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October 30, 2014

Caveat needed on ‘safe and effective’ declaration

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Dear Editor,

Your recent article on the study in The Lancet refers to chronic fatigue syndrome and chronic fatigue indiscriminately and gives the impression that cognitive behavioural therapy (CBT) and graded exercise are “safe and effective for all” (‘Cognitive behavioural therapy not harmful in chronic fatigue’, Irish Medical Times, March 18, 2011, http://www.imt.ie/clinical/2011/03/cognitive-behavioural-therapy-not-harmful-in-chronic-fatigue.html).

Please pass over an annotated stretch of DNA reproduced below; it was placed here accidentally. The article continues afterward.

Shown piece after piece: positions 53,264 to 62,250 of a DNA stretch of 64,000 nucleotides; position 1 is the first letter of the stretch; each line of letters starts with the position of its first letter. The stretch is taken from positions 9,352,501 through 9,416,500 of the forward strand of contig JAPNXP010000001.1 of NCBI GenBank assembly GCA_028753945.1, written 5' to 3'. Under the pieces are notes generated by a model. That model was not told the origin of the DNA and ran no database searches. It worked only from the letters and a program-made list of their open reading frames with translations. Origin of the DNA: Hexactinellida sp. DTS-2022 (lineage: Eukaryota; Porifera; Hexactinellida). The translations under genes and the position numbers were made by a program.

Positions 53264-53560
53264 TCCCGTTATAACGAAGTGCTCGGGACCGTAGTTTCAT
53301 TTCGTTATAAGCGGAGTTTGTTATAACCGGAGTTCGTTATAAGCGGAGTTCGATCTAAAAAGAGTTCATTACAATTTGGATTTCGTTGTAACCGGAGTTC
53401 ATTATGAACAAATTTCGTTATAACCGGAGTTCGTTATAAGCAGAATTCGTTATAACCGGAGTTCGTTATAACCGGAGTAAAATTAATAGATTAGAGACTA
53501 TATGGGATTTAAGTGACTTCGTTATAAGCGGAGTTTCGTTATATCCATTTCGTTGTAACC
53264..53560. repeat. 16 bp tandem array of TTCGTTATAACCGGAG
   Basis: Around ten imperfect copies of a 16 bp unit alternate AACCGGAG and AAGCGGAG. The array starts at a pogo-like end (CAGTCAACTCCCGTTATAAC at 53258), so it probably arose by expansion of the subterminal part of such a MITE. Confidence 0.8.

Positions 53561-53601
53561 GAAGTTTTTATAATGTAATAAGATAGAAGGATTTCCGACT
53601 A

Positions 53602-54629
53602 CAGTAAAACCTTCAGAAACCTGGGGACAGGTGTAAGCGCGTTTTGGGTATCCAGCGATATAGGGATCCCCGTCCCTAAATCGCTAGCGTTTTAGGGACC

The PACE criteria included post-exertional ‘fatigue’ as a key symptom, not ‘malaise’, and in any case no severely affected patients were included in the study.

For those ME patients who have the key symptom of post-exertional malaise, graded exercise has proved dangerous, as surveys by the major ME charities have repeatedly shown. Many patients with post-exertional malaise would refuse to take part in such a study, as they are well aware of the risk.

Would any drug for whom so many adverse effects have been reported been declared ‘safe and effective’ with no caveat, when selection criteria had been so broad and no trials had been done on the sickest patients?

Veronica Jones,
BA Hons (London) PGCE (Cantab),
Coleford,
Gloucestershire,
UK.